The Rankine cycle is a power cycle which operates with steam. It is currently used in the generation of electricity thermoelectric plants. Water is used as working fluid passing through different equipment and producing a mechanical work through its expansion in the inside of a steam turbine, a generator connected to the mechanical shaft of the turbine produces the electrical output stream.
The performance of the Rankine cycle is determined by dividing the remainder of the work produced by the turbine and that consumed by the pump, divided by the heat of the steam transferred from the steam generator.
Numerous improvements have been introduced in Rankine cycle over the years with the aim of increasing the efficiency of the cycle, and thereby improve the efficiency of the power plant. In addition to increasing the performance of the equipment that take part in the process (pump, turbine, boiler…), it has become necessary to alter the layout of the plant. The main improvements to increase performance of the Rankine cycle are the following:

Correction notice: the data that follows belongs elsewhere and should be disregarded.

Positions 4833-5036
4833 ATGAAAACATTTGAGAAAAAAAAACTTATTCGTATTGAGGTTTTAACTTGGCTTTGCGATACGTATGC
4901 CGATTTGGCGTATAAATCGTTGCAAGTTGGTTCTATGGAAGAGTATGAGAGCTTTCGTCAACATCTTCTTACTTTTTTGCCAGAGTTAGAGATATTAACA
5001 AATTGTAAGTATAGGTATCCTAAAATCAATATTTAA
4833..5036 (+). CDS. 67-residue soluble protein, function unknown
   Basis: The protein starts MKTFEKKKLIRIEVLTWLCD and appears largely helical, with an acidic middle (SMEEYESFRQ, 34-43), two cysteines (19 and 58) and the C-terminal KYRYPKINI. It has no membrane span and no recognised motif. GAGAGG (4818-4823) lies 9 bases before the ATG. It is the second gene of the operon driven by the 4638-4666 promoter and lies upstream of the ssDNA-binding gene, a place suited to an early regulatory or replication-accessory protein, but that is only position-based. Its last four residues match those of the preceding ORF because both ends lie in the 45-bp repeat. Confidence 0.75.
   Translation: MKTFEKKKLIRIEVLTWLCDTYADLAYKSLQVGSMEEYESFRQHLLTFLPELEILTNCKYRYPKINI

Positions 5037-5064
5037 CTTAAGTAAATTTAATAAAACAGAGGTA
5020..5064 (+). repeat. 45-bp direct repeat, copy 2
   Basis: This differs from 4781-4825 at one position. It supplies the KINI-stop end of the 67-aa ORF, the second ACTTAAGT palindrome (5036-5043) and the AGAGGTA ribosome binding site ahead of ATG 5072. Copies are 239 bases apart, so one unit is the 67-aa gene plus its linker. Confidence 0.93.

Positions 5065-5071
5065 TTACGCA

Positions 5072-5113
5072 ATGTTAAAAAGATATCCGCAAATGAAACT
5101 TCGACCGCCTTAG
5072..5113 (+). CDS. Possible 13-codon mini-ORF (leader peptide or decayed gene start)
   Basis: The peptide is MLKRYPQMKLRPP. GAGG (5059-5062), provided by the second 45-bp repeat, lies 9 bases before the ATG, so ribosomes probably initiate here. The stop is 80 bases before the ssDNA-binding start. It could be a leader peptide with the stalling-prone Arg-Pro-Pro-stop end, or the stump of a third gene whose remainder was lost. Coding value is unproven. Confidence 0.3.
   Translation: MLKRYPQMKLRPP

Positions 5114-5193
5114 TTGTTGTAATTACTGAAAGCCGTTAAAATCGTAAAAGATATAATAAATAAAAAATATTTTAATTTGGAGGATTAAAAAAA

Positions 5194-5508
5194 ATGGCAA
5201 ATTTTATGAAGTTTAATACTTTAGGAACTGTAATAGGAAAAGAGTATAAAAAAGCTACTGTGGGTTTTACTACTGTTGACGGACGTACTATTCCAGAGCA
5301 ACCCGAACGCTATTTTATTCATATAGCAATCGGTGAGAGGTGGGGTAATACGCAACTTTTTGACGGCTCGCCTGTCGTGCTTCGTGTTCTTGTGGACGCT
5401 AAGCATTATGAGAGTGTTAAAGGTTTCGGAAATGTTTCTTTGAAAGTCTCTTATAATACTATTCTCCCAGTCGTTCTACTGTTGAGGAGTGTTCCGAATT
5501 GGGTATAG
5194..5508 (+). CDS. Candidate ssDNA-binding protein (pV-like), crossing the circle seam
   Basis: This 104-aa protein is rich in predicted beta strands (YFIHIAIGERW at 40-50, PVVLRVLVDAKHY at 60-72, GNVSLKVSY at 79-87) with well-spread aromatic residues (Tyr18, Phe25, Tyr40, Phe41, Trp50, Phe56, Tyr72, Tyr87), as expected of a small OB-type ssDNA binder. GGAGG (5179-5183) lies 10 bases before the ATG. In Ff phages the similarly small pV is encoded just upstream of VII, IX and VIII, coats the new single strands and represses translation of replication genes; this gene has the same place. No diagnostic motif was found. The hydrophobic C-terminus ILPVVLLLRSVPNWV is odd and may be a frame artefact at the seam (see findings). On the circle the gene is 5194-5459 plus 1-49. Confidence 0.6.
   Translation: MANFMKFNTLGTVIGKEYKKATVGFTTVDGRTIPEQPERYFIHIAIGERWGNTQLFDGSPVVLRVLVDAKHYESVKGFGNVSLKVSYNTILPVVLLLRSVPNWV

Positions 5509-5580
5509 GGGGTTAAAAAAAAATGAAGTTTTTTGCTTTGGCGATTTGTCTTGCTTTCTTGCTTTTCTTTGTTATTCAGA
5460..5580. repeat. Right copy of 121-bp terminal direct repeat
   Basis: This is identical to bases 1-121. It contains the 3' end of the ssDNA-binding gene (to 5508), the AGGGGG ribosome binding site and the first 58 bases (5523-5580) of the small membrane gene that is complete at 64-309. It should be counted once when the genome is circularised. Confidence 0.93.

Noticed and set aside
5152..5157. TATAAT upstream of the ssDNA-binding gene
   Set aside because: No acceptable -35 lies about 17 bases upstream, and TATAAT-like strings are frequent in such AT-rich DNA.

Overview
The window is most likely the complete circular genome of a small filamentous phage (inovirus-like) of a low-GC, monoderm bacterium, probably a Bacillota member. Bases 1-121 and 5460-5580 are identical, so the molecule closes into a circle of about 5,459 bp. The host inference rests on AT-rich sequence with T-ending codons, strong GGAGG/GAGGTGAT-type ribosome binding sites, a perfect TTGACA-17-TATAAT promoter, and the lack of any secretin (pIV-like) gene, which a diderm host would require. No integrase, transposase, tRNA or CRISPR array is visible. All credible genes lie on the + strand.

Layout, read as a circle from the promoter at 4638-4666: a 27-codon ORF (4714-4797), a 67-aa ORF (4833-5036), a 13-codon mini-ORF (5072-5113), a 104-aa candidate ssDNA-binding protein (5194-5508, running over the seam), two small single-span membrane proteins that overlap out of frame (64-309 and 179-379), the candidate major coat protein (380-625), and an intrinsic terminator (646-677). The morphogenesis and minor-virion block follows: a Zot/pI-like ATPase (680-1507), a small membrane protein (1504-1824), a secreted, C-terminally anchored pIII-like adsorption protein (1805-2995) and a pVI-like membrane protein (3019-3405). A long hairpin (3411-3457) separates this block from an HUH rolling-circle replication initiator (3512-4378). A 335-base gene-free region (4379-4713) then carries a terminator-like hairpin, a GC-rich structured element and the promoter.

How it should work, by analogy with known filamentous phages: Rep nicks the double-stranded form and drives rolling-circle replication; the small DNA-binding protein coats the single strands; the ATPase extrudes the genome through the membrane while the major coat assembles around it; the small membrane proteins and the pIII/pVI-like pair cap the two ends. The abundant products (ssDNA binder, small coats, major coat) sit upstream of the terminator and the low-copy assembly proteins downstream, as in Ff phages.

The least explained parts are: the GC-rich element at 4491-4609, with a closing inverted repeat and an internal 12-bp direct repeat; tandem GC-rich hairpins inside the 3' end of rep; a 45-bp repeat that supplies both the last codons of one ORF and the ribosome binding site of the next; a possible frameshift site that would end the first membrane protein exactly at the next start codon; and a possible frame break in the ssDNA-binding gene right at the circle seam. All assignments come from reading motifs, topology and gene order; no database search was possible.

- Superheating of steam at the beginning of expansion (Hirn cycle).
- Modifications of the operating conditions at the beginning and the end of expansion, increase of the initial pressure of expansion, decresase of pressure at the end of expansion, supercritical conditions.
- Reheating (working with higher pressures, avoiding the formation of moisture at the end of the expansion).
- Regeneration (the feed water is preheated before it reaches the boiler using open or closed heaters with the steam of the extractions of steam turbine).
- Binary cycle (two circuits in serial, one high temperature working and the other one a low temperature).
- Decreasing the pressure of the expansion term. This is limited by the temperature of the coolant (water or air mainly) in the condenser.